WETWOOC (WET WOOdlands and Carbon): The carbon cycle in peat-forming wet woodlands

The research problem

Globally, peatlands are one of the most important terrestrial carbon (C) stores, containing over 500 Gt C. Most research on peatlands has focused on temperate and boreal bogs (rain-fed peatlands) and, recently, tropical bogs (also rain-fen). However, extensive areas of the mid- and high-latitude peatland resource is fenland. Fens are peatlands that receive some of their water from sources other than precipitation, and therefore have a different nutrient status from bogs, which can affect their ecological functioning. One of the least understood types of fen is floodplain woodlands, and it is these that this project will focus on. Stratigraphic surveys in some floodplains have revealed that woodland fens can accumulate peat at a rapid rate (2-4 m in 1000-2000 years) in response to rises in river level caused by sea-level rise, but we lack information on the two key components of the mass balance of these systems: plant productivity and peat decay.


Ecosystem models such as HPM (the Holocene Peat Model) and DigiBog have been, and continue to be, developed to simulate the fate of peatlands under future environmental conditions, and to help improve understanding of peatland-climate feedbacks. These models were developed for temperate bogs and are now being applied to boreal and permafrost bogs, and, more recently, to tropical bogs. However, conditions in wet woodlands are likely to be very different from conditions in these already-modelled systems. Mid- and high-latitude bogs are usually dominated by Sphagnum mosses, while tropical bogs are characterised by tropical hardwood and palm species. The trees found in wet woodlands are deciduous and mostly from the Salix and Alnus genera, and these likely have very different traits from the plants typical of bogs; we know very little about their rates of litter production above (leaves, branches and stems) and below (roots) ground. We also lack information on the decay of the litter and peat formed by these genera. Litter quality and the nutrient loading of the pore water in the peat will be important, as will the position of the water table which defines the boundary between mostly oxic and mostly anoxic conditions.


This project will start to tackle these important gaps by quantifying the aboveground structure of wet woodlands and rates of above- and below-ground litter production. With partners at the University of Cambridge (Dr Emily Lines, @emilyrlines) and Royal Holloway University of London (RHUL, Dr Alice Milner, @alicemmilner), work will take place at a recently-established ‘ecohydrological observatory’ at Wheatfen (https://www.wheatfen.org/) on the floodplain of the River Yare in the Norfolk Broads in East Anglia. There is the possibility that southern boreal sites in Canada will also be used. Detailed measurement of the structure of the wet woodland will be made using a terrestrial laser scanner (TLS) and drone LiDAR imagery and drone photogrammetry. Above-ground litter fall will be measured using adapted GEM plot (Global Ecosystems Monitoring Network) protocols (http://gem.tropicalforests.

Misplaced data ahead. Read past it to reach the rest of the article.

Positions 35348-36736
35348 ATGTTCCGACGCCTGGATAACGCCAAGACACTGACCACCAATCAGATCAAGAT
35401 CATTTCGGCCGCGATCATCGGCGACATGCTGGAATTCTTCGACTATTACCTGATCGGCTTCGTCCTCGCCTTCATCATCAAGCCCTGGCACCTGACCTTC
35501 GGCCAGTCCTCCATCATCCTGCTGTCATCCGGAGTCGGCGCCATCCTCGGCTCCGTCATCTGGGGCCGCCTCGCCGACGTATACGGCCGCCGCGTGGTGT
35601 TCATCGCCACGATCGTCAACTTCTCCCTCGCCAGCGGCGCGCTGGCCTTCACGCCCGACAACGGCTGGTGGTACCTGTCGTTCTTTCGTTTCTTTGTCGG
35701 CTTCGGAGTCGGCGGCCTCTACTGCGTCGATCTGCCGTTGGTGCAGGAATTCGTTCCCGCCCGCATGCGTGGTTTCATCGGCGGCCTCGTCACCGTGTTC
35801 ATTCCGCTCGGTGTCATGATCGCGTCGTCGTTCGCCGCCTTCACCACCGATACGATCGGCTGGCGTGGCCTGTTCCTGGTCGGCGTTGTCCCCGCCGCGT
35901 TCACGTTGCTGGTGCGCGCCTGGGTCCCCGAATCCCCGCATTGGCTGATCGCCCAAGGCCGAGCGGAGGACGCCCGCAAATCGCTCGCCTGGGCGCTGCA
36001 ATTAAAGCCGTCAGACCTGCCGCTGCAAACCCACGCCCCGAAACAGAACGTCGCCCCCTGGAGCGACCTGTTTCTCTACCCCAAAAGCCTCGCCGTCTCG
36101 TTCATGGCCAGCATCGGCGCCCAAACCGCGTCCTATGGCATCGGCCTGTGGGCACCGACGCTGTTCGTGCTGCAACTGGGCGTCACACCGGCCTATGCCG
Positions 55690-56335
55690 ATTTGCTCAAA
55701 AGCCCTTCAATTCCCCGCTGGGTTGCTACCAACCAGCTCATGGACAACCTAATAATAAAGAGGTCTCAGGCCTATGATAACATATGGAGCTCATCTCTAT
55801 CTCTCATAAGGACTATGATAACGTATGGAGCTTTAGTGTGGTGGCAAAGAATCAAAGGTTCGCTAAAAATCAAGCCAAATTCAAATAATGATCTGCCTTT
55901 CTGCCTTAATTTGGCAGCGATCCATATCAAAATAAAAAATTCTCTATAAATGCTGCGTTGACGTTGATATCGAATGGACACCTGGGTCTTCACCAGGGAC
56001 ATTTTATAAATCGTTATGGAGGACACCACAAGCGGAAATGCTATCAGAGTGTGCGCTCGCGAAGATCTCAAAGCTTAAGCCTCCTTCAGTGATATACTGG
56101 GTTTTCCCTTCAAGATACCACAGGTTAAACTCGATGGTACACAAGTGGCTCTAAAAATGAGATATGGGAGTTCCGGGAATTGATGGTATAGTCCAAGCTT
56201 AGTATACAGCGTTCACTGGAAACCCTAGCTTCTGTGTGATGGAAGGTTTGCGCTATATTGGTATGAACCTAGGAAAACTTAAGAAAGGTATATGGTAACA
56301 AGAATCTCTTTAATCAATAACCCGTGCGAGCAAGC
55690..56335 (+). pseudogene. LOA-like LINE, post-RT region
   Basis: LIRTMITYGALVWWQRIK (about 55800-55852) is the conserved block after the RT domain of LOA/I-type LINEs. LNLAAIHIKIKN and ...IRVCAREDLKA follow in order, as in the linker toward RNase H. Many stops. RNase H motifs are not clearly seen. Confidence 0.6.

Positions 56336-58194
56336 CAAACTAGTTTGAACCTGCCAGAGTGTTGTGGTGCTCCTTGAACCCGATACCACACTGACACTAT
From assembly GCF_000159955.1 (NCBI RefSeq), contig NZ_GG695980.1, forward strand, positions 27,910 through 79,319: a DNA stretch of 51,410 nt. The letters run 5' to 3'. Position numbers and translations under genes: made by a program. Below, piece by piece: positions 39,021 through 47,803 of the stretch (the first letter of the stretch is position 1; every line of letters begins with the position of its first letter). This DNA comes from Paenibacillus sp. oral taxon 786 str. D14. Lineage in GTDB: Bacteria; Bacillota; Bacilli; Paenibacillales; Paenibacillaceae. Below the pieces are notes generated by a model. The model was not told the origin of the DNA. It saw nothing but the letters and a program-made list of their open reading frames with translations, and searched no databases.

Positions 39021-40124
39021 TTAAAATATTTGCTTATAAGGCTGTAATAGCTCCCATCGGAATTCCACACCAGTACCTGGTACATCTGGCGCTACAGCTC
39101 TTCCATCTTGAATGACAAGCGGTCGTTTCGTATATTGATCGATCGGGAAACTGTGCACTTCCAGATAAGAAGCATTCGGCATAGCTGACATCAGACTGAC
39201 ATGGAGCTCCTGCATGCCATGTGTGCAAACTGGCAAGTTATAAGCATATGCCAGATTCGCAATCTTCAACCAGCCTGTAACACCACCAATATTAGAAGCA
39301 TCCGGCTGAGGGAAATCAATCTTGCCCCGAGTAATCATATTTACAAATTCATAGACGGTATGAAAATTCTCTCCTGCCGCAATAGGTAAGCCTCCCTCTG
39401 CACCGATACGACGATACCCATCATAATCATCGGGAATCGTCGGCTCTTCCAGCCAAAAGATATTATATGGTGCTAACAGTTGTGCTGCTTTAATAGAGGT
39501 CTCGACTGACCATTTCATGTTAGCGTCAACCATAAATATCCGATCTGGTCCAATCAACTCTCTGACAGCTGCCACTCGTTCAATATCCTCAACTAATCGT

ox.ac.uk/files/rainfor-gemmanual.v3.0.pdf), while belowground litter production will be quantified using novel mini-rhizotrons developed for wetland applications by a previous PhD researcher at the University of Leeds (Arnaud et al., 2019; https://link.springer.com/article/10.1186/s13007-019-0489-6). Weather and soil hydrological, chemical, and thermal conditions at the River Yare site are already continuously monitored, so it will be possible to relate measurements of litter production to a suite of environmental variables.


Work from the project will lead to at least three papers on: (1) the above- and below-ground C stock of wet woodlands, (2) factors controlling above-ground litter production, and (3) controls on, and rates of, belowground litter production.


The successful candidate will be part of a wider network of scientists undertaking research on these systems. As well as Drs Emily Lines and Alice Milner, the network includes Maddie Timmins (@msi_timmins), a NERC DTP PhD researcher at the University of Exeter working with Dr Tom Roland (@ThomasPRoland). Maddie will be using a palaeoecological approach to understand wet woodland response to past river- and sea-level changes. We are also hoping to recruit PhD researchers at Cambridge and RHUL, and have links with researchers at Queen Mary University of London who are working on non-wooded floodplain fens. We anticipate six-monthly meetings of this wider network where we will share research findings and plans.



The research approach

This project will use an observational approach to study the above- and below-ground C stocks and dynamics of wet woodland. The main study site is Wheatfen, a floodplain fen on the River Yare in Norfolk and home to the Broadland Ecohydrological Observatory (BEO), established in 2017. The successful candidate will undertake field investigations at the BEO to quantify:

  • above-ground forest structure using TLS, drone LiDAR and drone photogrammetry (Structure from Motion);
  • above-ground litter fall
  • below-ground litter production using mini-rhizotrons.

Ecohydrological monitoring data sets from the BEO will be available to the successful applicant to link C production to ecohydrological variables.



The importance of the work

The findings will lead to improvements in understanding of a hitherto under-studied part of the terrestrial C cycle. The information will help drive improvements of the NERC-funded DigiBog ecosystem model, and, at larger scales, the UK’s land-surface scheme/model – JULES – that is currently being adapted to include a peatland component. Through this project we will start to understand the vulnerability and resilience of wet woodlands and their C stores in response to environmental change.